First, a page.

THIS IS NOT MEANT to be a cynical rejection of popular ideas concerning romance and the eternal bonds between two people. When I sat down to write this morning, I could only think of how recently, my desire has increased to be alone, to sense the world and all its beauty in solitude.
I took a drive out to the coast, I passed the homes of friends along the way, but I felt no need to talk to them, and I didn’t dream of having a new partner by my side. I wanted to fade away into the forests and estuaries by myself, breathe my own breath, think my own thoughts, unworried.
This is supposed to be a very bad sign, these days in particular, where we are supposed to remain connected at every moment. People send me all kinds of photos at every hour of the day. Most often these are images of pets or images of the food they are eating. I am not sure why people like to send photos of cats, but they do. I am not sure why they send photos of lunch but they do. I accept these advances, I try to take them to heart, but actually I would prefer to turn it all off.
I want to be by myself.
This flies in the face of popular culture. Most popular songs are about the very desire to not be alone. “Yes, I’m lonely,” sang the Beatles’ John Lennon in his song, “Yer Blues. “Want to die.” The anthems to loneliness weave a somber tapestry through the ages, from Ricky Nelson’s 1959 hit “Lonesome Town” through Dua Lipa’s “Scared to be Lonely.” Loneliness is unwanted. Loneliness is bad. According to some studies, loneliness is lethal. You should be with someone. You shouldn’t be alone.
Popular concepts about relationships between men and women similarly leave me grasping for my coat and running for the coasts. Relationships are seen as a kind of emotional employment. You are either in one (employed), actively looking for one (seeking work), or without a job. People in our lives are like employers. Relationships stack up like our LinkedIn profiles. “From this date to that date, I was with this person. Then I moved on, but it was just a short-term gig.”
Such short-term relationships following a longer relationship are called “rebounds” in popular parlance. Some people are even afraid to get involved with someone, maybe someone they like a great deal, only because that person had just gotten out of a long-term relationship and they don’t want to be that person’s “rebound.” I’ve had some arguments about this one, not involving me. People are convinced that such “rebound relationships” do exist. “They’ve done studies on them. It’s a scientific fact.”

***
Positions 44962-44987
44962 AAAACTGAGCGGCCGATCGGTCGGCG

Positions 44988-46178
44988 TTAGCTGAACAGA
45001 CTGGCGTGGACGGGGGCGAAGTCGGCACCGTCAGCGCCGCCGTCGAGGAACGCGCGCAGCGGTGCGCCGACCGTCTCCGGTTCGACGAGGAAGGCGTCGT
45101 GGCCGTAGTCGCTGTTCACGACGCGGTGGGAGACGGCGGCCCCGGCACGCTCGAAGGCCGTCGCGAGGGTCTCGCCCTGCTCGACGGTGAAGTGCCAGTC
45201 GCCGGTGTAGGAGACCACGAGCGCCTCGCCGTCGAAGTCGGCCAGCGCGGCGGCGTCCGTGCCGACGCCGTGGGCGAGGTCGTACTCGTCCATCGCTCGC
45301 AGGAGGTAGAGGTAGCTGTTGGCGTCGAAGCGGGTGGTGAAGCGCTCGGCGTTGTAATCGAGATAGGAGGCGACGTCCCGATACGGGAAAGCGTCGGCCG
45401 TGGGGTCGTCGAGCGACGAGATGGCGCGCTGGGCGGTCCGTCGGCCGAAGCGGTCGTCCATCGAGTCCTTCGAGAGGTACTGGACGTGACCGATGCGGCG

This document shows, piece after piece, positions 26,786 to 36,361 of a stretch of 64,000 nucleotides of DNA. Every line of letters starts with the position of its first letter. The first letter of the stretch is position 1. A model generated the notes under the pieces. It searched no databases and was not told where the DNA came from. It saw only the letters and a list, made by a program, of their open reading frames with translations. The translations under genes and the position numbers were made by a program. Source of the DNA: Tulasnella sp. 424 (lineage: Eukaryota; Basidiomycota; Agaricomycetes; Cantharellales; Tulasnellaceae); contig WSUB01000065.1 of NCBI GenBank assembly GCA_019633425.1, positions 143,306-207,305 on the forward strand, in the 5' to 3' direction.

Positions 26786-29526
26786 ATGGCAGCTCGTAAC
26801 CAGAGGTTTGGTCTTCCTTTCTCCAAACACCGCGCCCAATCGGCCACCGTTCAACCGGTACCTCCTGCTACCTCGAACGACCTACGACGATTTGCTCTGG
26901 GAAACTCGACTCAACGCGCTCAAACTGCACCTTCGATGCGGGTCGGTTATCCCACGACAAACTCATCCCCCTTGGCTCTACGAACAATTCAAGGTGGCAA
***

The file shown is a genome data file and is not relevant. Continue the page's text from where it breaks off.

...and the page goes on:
My favorite concept from relationship land though is the “work in progress.” This is when a person gets into a relationship with someone they are unsure of, but believes they can change over time. “I see so much potential for growth,” I have heard too many times. “You’ll see. He’ll change.” This is how people — women in particular — wind up dating men who are gamblers, womanizers, or just emotionally absent. They wait forever for their partner to change, but nothing changes. They stay the same.
The dating scene reminds one of the hunt for a used car or a new apartment. People are divided up not just by their looks or their personalities, but by their specifications. Divorced, not divorced. Children or no children (and do they want more children?) Location, location, location! Boxes are checked in the search for the perfect fit.
Whenever I raise these absurdities with friends, I am accused of being embittered, cynical, still going through some healing process, or whatever. “Don’t worry,” they say, “you’ll find someone.” More recently, it’s become, “Why haven’t you found someone yet?” As if I am just holding back. It’s time to dive back in, to get back into the game, because to avoid the game is to be alone and to be alone is to be lonely.
The truth is that I am not interested in finding someone else today. I’m interested in heading out to the beach, breathing, and looking at the sea. No worries, only peace. Solitude can be so satisfying.
An Estonian-language version of this column appears in the spring 2019 issue of the magazine Hingele Pai.